Slide remains back
After the last BB has been fired, the slide remains back, making it obvious the gun is out of ammunition. This is the same thing the Makarov firearm does.

Umarex Legends Makarov Ultra BB pistol slide back
The slide stays back when the magazine is out of BBs.

Shot count
Besides velocity and how well the blowback works, another important performance parameter is the number of shots you can expect to get from a CO2 cartridge. For the first 2 magazines, I was conserving gas unrealistically, just to get an idea about the velocity potential. So, I shot the entire third magazine the way a shooter might — pulling the trigger as fast as I could. That took the total count up to 48 shots. On the fourth magazine, I slowed down to one shot every 10 seconds and got an average velocity of 320 f.p.s. The numbers declined steadily as these shots were fired. So the gun was running out of gas. But that’s still a shot count of 64 on one cartridge.

Blowback was still strong through magazine 4. On the fifth magazine, though, the gun started to sound weaker almost immediately. And on shot 9, the slide failed to cock the hammer for the first time. Therefore I think it is safe to say the Makarov Ultra will give you 4 good magazines on one CO2 cartridge.

Accuracy testing will come next. I hope the Makarov Ultra is an accurate BB pistol because its manual cousin — the gun that doesn’t have blowback — is legendary!


Legends Makarov Ultra: Part 1

by Tom Gaylord, a.k.a. B.B. Pelletier

This report covers:

• Recent trend of lookalike airguns
• Introduction of the Umarex Legends line
• Makarovs
• 4 Makarovs
• Makarov Ultra description

Umarex has made lookalike airguns for over a decade, now, and the guns they’ve made have had a big influence on my firearm ownership trends. It seems that I acquire the airgun first, then long to own the firearm as a companion. I know that sounds backwards, but that’s how it’s happening to me!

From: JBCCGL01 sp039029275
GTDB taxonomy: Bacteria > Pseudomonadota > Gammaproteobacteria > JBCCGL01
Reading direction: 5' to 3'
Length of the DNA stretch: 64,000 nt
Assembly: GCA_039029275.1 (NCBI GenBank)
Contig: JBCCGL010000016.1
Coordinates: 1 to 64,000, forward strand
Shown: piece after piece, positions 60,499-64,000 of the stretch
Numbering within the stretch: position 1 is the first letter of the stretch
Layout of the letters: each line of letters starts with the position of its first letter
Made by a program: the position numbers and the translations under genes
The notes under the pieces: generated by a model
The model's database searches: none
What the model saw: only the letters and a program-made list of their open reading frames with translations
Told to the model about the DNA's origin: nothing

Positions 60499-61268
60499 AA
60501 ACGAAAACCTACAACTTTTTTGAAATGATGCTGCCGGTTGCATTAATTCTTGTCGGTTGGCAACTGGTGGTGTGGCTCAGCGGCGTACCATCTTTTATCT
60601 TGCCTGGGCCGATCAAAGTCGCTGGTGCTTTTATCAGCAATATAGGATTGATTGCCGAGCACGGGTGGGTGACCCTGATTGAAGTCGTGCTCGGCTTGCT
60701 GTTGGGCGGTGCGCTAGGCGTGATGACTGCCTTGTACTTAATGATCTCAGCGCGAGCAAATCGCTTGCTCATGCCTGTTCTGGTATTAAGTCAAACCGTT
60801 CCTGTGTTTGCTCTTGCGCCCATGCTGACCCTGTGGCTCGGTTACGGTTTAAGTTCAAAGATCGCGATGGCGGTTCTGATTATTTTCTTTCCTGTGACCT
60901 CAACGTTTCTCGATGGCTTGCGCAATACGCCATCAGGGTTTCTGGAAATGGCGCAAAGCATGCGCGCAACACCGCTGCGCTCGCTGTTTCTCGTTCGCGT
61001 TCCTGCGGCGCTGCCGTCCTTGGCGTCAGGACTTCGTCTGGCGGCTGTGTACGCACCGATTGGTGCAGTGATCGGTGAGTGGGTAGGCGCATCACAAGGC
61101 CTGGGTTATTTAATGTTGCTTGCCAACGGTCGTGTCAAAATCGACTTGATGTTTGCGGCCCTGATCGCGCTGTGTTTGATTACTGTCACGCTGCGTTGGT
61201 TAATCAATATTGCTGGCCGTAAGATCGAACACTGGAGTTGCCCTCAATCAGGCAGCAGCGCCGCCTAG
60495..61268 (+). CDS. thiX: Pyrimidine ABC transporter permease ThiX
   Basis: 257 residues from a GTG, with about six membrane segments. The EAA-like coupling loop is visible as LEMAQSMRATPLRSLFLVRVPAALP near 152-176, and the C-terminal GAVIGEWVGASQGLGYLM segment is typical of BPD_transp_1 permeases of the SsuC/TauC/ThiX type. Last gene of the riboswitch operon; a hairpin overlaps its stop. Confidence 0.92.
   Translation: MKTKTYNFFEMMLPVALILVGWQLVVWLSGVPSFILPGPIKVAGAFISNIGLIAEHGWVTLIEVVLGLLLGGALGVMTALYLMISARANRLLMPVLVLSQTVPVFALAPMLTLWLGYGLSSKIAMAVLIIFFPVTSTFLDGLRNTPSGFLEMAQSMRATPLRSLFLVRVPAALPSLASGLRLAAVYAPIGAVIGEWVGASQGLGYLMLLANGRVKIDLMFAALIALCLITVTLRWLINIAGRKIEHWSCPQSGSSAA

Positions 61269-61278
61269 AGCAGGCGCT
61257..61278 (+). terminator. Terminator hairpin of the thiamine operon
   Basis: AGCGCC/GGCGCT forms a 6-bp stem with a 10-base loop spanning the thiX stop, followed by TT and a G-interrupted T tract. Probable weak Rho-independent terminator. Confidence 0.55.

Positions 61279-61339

First was the Walther PPK/S BB pistol — a cool sidearm that spawned a desire for a firearm PPK/S. I satisfied that with a .22 LR Walther several years ago. Next was the pellet-firing Colt M1911A1. That one came after I had owned a number of 1911s; but when I got it, I didn’t own any 1911 firearms at the time. But within 10 years, Edith and I are broke out with them — having more of that type than any other firearm!

The Umarex pellet-firing Magnum Research Desert Eagle was impressively accurate but so large that I thought myself immune from its charms. But just a couple years ago, I added a .357 Desert Eagle to the gun closet.

The one firearm I never thought I would own was the Winchester 94. I’ve never warmed to that design; but when Edith saw the pellet-shooting Walther Lever Action, she warmed to it right away and soon there was a 30-30 in the closet next to it.

Here come the Legends
Umarex has decided to step up the pace on lookalike guns by introducing their Legends line. The Legends are also lookalikes, but they’re copies of firearms that are legendary. Not that the 1911 and the Winchester 1894 aren’t legendary — for they certainly are, but now Umarex will concentrate on those firearms that have achieved a spot in everyone’s eyes — either by their design or by their role in life or both.